Welcome to The Pipeline.

Are Your Buyers Asking WTF?0

By Tibor Shanto – tibor.shanto@sellbetter.ca 

Sellers often have a distorted view of what is really important to buyers, leaving buyers to repeatedly ask WTF? Get your mind out of the gutter, the question is Why That Feature? Not what you’d be asking when the deal goes sideways, as it will if you are unable to nail the buyer’s WTF.

One thing that many executives and owners tell me regularly is that they are frustrated by some sales people’s inability to relate to the buyer’s perspective of things. As importantly, the incapability of sellers to have a fluid and malleable enough understanding of the products they sell to make it fit the buyer’s requirements, not just those of the selling organizations.

They feel that sellers come in and present features that may seem cool and useful to people in their own marketing group, or features someone in product development thought made sense. While some features may seem cool and useful to a developer, the same may not resonate with real world users. While secondary research may suggest a demand for a feature to the marketing group, it may not be top of mind for all buyers.

At times the disconnect is simply that buyers, especially executives are looking for specific outcomes, and don’t look at the product through functionality. One executive noted “I could care less how it does it, if it’s legal, and gets me what I want, that’s just fine!”

Sellers need to be able to relate aspects of the product to the buyer’s reality, and while there may be similarities in those realities, each buyer is just that different. Mat be it is only in terms of where they are in the buying cycle or as broad as market strategy. While everyone says that they are beyond feature/benefit in their sales approach, buyers tell me different. Sellers are still trying to bend the buyer to their feature, rather than highlighting how that feature gets the buyer to where they want to be.

Of course to do that, sellers need to be aware of what buyers are trying to achieve. And this is not more of something per minute, or faster processing, or social integration. It is more about something that starts with why, and ends with outcomes and impacts. The means are usually secondary.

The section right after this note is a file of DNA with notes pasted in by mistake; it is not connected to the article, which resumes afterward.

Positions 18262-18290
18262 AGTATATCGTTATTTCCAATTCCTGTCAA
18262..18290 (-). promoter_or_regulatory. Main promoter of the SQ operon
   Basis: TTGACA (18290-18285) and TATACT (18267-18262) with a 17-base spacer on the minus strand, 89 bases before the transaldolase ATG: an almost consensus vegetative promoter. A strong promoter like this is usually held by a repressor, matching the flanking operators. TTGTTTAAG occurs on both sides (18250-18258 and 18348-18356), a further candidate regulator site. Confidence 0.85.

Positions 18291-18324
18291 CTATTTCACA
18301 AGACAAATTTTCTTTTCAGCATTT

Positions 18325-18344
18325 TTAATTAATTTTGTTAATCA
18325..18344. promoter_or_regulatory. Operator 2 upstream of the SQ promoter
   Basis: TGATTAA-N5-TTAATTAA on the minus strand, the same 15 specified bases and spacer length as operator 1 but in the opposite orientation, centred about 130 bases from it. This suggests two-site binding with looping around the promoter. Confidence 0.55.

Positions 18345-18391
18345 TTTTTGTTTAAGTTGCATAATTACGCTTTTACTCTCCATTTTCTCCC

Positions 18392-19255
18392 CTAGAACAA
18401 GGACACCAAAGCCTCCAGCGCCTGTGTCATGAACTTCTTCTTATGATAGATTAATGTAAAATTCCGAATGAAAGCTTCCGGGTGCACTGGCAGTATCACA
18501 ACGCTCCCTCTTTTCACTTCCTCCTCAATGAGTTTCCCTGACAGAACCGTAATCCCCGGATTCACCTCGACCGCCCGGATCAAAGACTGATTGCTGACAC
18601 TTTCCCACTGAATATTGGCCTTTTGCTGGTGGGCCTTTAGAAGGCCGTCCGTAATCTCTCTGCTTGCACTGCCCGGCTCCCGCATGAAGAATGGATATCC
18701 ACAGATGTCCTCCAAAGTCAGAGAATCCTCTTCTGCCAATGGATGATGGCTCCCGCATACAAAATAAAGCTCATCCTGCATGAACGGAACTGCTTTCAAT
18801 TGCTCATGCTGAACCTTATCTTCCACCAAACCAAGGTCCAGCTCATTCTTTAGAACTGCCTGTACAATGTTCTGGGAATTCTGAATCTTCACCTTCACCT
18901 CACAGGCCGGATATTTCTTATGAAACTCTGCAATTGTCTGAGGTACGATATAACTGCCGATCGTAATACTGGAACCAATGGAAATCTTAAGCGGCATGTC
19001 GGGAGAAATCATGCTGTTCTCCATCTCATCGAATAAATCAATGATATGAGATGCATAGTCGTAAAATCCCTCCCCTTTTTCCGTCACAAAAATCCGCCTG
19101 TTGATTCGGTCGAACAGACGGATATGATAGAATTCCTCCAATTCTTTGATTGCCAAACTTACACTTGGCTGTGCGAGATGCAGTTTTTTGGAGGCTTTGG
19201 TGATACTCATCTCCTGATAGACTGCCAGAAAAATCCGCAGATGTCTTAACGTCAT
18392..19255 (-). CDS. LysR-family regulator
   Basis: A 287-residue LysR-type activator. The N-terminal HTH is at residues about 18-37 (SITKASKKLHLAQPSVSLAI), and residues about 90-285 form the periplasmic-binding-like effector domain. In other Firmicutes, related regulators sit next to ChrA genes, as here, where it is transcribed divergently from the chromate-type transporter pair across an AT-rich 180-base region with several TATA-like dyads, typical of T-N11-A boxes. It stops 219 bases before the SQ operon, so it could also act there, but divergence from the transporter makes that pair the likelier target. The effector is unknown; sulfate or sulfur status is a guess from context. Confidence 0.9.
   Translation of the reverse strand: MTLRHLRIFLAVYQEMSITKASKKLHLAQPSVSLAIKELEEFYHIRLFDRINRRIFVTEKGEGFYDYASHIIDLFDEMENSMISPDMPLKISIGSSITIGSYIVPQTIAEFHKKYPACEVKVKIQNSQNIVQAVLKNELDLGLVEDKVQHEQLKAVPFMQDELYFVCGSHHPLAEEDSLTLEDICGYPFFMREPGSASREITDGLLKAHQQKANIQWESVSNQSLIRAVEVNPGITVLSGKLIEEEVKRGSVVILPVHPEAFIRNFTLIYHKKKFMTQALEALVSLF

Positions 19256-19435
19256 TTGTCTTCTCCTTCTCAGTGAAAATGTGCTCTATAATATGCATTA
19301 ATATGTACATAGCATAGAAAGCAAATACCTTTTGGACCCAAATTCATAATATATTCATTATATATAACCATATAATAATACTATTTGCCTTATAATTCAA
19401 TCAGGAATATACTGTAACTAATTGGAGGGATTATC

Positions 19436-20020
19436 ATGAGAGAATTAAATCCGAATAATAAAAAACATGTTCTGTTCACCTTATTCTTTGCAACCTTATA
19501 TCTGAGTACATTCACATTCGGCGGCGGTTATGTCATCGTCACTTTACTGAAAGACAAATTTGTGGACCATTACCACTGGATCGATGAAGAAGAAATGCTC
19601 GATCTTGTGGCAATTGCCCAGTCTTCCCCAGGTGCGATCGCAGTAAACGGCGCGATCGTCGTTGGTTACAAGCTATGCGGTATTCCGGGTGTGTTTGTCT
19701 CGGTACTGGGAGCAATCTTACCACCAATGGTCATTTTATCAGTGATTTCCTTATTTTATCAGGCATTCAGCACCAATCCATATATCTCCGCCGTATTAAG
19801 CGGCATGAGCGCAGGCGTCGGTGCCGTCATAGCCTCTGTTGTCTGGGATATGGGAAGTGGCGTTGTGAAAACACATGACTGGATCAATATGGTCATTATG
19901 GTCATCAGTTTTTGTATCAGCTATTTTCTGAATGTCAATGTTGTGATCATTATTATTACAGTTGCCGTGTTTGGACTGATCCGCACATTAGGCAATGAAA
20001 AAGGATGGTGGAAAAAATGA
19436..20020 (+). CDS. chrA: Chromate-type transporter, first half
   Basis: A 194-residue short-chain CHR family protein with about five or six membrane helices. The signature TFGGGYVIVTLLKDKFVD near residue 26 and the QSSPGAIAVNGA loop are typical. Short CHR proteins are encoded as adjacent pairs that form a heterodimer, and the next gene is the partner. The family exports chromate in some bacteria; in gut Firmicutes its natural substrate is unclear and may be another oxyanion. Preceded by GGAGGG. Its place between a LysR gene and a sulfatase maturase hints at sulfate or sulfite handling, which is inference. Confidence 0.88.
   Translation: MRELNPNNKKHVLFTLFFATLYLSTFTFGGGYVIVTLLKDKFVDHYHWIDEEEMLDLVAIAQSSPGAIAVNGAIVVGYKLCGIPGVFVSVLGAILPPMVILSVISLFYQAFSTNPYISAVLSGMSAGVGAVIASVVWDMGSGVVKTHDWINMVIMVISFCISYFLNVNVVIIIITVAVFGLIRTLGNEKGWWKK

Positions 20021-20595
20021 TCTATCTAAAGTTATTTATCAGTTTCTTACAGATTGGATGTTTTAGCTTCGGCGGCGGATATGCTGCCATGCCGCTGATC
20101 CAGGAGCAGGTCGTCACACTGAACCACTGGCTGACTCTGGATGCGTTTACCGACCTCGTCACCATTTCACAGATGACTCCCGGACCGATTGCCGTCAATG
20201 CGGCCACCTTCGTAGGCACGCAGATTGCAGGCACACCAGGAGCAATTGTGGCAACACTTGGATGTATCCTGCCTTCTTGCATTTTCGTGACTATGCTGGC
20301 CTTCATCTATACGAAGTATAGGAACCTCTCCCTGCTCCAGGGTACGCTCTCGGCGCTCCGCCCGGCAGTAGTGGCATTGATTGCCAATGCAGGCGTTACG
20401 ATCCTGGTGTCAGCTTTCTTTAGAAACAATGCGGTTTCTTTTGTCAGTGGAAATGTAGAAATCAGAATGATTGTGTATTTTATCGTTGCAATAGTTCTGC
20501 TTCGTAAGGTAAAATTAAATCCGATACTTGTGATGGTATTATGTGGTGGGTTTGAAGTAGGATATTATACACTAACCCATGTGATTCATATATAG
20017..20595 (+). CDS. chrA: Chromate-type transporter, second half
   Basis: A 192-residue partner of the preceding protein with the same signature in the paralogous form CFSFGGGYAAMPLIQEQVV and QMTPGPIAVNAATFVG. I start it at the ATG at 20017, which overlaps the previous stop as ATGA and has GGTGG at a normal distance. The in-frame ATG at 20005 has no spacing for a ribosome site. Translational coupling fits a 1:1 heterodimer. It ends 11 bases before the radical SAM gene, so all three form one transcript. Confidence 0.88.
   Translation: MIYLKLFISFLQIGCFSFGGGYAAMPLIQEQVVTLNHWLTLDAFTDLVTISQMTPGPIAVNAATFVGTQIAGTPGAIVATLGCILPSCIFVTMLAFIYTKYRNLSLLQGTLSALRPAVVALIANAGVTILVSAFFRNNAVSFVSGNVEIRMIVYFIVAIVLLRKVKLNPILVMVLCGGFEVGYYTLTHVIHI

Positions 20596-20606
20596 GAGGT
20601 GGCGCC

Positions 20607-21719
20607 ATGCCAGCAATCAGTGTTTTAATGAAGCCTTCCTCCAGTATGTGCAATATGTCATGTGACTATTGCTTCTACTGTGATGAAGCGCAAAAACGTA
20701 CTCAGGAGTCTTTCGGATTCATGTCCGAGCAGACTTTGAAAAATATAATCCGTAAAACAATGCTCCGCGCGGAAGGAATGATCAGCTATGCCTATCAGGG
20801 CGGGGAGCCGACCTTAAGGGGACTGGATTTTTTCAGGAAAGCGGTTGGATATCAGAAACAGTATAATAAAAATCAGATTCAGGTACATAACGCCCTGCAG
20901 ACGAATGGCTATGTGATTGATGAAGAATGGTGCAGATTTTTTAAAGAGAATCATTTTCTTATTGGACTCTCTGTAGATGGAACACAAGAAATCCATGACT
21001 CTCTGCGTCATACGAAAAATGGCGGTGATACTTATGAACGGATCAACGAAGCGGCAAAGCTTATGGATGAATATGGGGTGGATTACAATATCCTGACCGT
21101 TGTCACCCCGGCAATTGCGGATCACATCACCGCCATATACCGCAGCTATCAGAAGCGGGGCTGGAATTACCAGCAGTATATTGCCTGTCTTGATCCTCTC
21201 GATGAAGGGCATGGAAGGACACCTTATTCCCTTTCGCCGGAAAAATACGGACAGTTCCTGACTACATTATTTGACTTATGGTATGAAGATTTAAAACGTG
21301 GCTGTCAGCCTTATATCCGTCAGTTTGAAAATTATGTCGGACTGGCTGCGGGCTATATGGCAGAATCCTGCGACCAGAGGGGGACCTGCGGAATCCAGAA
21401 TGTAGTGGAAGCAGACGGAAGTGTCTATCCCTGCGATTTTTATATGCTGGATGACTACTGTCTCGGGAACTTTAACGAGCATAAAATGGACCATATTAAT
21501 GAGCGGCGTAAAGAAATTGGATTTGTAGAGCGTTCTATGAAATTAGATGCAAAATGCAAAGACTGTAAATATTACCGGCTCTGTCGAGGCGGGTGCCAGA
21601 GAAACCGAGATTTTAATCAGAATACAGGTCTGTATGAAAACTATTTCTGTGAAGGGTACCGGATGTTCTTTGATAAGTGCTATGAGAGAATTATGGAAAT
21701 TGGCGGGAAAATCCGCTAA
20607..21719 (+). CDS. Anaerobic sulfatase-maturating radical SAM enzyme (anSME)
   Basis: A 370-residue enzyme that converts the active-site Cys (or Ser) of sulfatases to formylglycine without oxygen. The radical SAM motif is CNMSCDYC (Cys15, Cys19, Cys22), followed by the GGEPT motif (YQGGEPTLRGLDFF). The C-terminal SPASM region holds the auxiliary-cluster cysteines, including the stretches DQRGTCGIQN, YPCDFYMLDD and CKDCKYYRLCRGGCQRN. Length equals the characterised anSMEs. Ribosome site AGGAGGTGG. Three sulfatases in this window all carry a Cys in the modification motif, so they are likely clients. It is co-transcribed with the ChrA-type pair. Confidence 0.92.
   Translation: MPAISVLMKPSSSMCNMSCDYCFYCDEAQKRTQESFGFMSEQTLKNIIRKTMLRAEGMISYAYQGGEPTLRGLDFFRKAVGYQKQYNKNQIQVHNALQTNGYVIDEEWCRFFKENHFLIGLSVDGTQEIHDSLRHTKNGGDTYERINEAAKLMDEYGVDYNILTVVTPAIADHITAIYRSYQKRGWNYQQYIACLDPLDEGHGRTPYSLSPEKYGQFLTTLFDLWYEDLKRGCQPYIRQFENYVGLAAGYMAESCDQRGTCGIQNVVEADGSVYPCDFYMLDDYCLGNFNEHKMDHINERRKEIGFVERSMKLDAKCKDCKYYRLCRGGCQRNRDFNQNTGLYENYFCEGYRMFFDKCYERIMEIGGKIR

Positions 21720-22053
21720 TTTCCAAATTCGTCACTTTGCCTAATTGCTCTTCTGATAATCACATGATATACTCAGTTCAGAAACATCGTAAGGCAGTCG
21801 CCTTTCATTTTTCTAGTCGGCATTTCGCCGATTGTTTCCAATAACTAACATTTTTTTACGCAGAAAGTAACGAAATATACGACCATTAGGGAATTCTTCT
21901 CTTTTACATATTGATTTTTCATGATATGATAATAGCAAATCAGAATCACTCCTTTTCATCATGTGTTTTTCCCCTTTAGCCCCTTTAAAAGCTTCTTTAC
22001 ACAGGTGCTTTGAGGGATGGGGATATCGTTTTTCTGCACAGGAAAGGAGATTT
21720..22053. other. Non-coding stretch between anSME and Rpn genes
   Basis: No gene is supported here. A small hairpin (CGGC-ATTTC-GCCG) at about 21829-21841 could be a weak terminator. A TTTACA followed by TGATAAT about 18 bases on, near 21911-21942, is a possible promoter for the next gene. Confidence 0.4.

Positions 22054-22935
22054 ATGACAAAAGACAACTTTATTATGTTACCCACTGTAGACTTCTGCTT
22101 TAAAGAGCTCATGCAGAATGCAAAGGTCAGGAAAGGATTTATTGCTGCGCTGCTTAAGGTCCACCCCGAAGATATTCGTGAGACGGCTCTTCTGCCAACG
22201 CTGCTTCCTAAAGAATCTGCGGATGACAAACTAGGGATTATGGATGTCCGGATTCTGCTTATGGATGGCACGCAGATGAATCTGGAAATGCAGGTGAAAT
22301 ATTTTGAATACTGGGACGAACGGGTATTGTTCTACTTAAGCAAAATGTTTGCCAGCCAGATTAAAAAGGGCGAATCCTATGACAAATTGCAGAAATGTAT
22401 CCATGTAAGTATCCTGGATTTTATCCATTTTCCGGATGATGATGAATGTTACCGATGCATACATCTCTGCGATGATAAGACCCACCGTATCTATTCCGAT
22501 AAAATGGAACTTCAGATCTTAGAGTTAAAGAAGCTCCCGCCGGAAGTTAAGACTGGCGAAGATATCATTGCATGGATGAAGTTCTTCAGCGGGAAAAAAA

Presentations where the seller filled with buzzwords still abound, as does communication from marketing. There is almost an expectation that the buyer will paint the same picture in response to single trigger word, as the seller or their marketing group did. Expecting buyers to come around to our view and our definitions just leads to more and harder work, a lot harder than changing the narrative to that of the buyer.

The same is true for unnecessary upgrades or changes in features that were working just fine. Change and new are not always better, especially if it change that was not driven by users/buyers. Users/paying customers don’t always see the same need for change as the developer. If it does not positively impact the buyer’s journey or ability to drive objectives, it is not a great feature or upgrade. These also lead buyer to ask Why That Feature, this not so much why do I need that (why do I wanna pay for that), but what was so bad about it that you had to change it.

Learn to speak with the buyer, not at the buyer, and avoid forcing them to ask WTF?

Tibor Shanto    LI Bottom banner

3 Words to Ditch To Improve Your Sales – Sales eXecution 3042

By Tibor Shanto – tibor.shanto@sellbetter.ca 


Words are a big part of selling, seems obvious, but you’d be surprised how little attention some in sales pay to the words they choose. Words impact not only what your prospects hear and their reactions to them, but almost as important is the effect they have on you as the seller. Words impact and reflect you view of things and situations, and while many will argue that it’s just semantics, they fail to realize or acknowledge the degree to which words you choose reflect and signal your intent; something that your buyers pick up and are influenced by as much as anything.

Now let’s be clear, most don’t set out to use words that may hinder their success, and often they use certain words or phrases because they were brought up right. Like asking “is this a good time” when they interrupt a busy person in the middle of their day. Most people do it to be polite, a good thing, but the result is counter to the objective of the call. In most instances the prospect says “not really”, the sellers asks “when is a good time?” Prospect offers up a random time, and the rest is just painful.

As with most things it needs to be brought to their attention, and then the hard part, putting it into practice instead of going back to the same old, same old.

So here we go: